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# Initialization

### Reading time : ~8 mins

by Subhaditya Mukherjee

We explore the different initialization techniques that we have and look at papers to see which does better.

Here goes!

• Zero Initialization: set all weights to 0 Please dont. I mean its the worst idea. But anyway.
W = zeros(2,100)
b = zeros(2)

• Normal Initialization: set all weights to random small numbers

This is what we did as a test. It does better than init 0 but still. Not a great idea.

W = rand(2,100)
b = rand(2)

• Lecun Initialization: normalize variance

LeCun, Y. A., Bottou, L., Orr, G. B., & Müller, K. R. (2012). Efficient backprop. In Neural networks: Tricks of the trade (pp. 9-48). Springer, Berlin, Heidelberg.

Since variance grows with number of inputs. This makes it constant xD It draws samples from a truncated normal distribution centered on 0 with stddev <- sqrt(1 / fan_in) where fan_in is the number of input units in the weight tensor.

using Distributions
lecun_normal(fan_in) = return Distributions.Normal(0, sqrt(1/fan_in))
W = rand(lecun_normal(2), 2, 100)
b = rand(lecun_normal(2), 2)

• Xavier Intialization (glorot init) X. Glorot and Y. Bengio, “Understanding the difficulty of training deep feedforward neural networks,” in International conference on artificial intelligence and statistics, 2010, pp. 249–256.

This works better with Sigmoid activations.

There are two of them. Xavier normal and Xavier uniform. First Xavier Normal - It draws samples from a truncated normal distribution centered on 0 with stddev = sqrt(2 / (fan_in + fan_out)) where fan_in is the number of input units in the weight tensor and fan_out is the number of output units in the weight tensor.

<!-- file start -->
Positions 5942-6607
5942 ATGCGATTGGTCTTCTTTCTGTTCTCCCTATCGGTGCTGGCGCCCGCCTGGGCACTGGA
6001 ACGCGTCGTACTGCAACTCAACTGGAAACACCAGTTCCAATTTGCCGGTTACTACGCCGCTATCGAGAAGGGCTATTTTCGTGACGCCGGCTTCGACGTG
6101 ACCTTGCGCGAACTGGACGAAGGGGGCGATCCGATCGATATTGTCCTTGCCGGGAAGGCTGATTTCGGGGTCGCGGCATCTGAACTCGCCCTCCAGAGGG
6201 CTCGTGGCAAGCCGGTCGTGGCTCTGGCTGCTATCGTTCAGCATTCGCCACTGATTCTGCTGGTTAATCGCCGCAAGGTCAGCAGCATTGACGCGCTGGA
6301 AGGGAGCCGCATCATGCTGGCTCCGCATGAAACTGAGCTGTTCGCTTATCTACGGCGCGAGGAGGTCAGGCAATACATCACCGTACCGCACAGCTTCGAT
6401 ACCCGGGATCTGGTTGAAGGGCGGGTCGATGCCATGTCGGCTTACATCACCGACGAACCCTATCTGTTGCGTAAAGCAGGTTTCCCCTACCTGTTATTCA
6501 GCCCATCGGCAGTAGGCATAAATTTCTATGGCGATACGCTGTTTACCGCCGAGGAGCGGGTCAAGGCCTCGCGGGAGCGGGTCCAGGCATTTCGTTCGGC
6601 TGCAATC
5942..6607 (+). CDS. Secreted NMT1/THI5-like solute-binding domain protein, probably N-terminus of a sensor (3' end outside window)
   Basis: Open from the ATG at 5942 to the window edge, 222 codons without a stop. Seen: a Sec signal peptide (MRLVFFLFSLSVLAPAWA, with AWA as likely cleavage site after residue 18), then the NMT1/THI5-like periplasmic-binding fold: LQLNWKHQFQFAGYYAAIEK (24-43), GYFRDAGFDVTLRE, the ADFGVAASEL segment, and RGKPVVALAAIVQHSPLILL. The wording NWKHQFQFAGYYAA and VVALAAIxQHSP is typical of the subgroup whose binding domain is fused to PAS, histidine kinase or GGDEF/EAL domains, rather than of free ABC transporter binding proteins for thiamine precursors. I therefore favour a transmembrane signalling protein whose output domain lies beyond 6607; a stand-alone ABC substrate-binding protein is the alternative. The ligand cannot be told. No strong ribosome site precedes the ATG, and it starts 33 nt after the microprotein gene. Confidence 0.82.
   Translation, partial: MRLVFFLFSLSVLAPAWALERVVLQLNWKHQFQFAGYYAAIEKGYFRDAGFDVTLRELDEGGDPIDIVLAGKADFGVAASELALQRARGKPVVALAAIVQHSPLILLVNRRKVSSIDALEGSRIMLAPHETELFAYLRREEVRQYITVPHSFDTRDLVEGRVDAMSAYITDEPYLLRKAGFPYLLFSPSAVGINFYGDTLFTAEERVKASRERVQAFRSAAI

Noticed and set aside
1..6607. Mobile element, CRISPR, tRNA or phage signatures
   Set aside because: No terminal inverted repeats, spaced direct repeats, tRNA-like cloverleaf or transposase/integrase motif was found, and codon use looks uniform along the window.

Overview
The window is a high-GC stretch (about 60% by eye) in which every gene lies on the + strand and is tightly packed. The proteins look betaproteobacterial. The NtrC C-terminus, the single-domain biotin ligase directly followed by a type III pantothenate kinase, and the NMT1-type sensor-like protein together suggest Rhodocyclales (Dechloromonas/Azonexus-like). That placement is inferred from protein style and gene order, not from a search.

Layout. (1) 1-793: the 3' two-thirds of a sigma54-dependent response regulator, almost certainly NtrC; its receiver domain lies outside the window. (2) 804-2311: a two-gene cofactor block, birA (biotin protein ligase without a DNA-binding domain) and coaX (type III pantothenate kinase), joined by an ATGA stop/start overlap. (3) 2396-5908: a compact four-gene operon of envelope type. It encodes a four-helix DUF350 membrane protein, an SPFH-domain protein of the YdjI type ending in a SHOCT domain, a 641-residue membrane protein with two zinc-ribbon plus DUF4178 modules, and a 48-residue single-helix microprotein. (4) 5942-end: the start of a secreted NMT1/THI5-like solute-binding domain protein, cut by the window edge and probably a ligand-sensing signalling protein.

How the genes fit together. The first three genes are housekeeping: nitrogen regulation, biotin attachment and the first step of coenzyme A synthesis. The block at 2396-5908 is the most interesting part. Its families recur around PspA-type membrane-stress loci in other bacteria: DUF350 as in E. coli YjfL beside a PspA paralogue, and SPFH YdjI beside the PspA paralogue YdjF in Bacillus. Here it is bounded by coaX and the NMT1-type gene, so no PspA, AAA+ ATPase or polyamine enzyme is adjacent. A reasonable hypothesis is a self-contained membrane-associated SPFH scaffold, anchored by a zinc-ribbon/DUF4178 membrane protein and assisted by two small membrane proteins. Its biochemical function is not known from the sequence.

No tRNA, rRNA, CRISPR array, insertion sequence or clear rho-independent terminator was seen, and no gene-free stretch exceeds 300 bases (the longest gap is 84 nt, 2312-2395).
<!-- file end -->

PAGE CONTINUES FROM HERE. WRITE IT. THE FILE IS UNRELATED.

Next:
xavier_normal(fan_in,fan_out) = return Distributions.Normal(0, sqrt(2/(fan_in+fan_out)))

W = rand(xavier_normal(2,100), 2, 100)
b = rand(xavier_normal(2,2), 2)


Now Xavier Uniform - It draws samples from a uniform distribution within -limit, limit where limit is sqrt(6 / (fan_in + fan_out)) where fan_in is the number of input units in the weight tensor and fan_out is the number of output units in the weight tensor.

function xavier_uniform(fan_in,fan_out)
limit = sqrt(6/(fan_in+fan_out))
return Distributions.Uniform(-limit, limit)
end

W = rand(xavier_uniform(2,100), 2, 100)
b = rand(xavier_uniform(2,2), 2)

• Kaiming Initialization (he init)

K. He, X. Zhang, S. Ren, and J. Sun, “Delving Deep into Rectifiers: Surpassing Human-Level Performance on ImageNet Classification,” arXiv:1502.01852 [cs], Feb. 2015.

This works better with ReLU/Leaky ReLU activations. This is mostly used everywhere because we use ReLU more than Sigmoid now. Wow. This is just different from Xavier in the fact that there is no fan out :/ And here I thought it was some complicated thing.

He Normal - It draws samples from a truncated normal distribution centered on 0 with stddev = sqrt(2 / fan_in) where fan_in is the number of input units in the weight tensor.

he_normal(fan_in) = return Distributions.Normal(0, sqrt(2/(fan_in)))

W = rand(he_normal(2), 2, 100)
b = rand(he_normal(2), 2)


He uniform - It draws samples from a uniform distribution within -limit, limit where limit is sqrt(6 / fan_in) where fan_in is the number of input units in the weight tensor.

#export
function he_uniform(fan_in)
limit = sqrt(6/(fan_in))
return Distributions.Uniform(-limit, limit)
end

W = rand(he_uniform(2), 2, 100)
b = rand(he_uniform(2), 2)

• LSUV Mishkin, D., & Matas, J. (2015). All you need is a good init. arXiv preprint arXiv:1511.06422.

We cannot implement this yet because it requires us to hook into the model while it is training ): But all it does is when the mean of the current output is > 1e^-3 then we subtract the mean from the bias. If the current outputs standard deviation -1 is > 1e^-3 then we divide the weight by the standard deviation.

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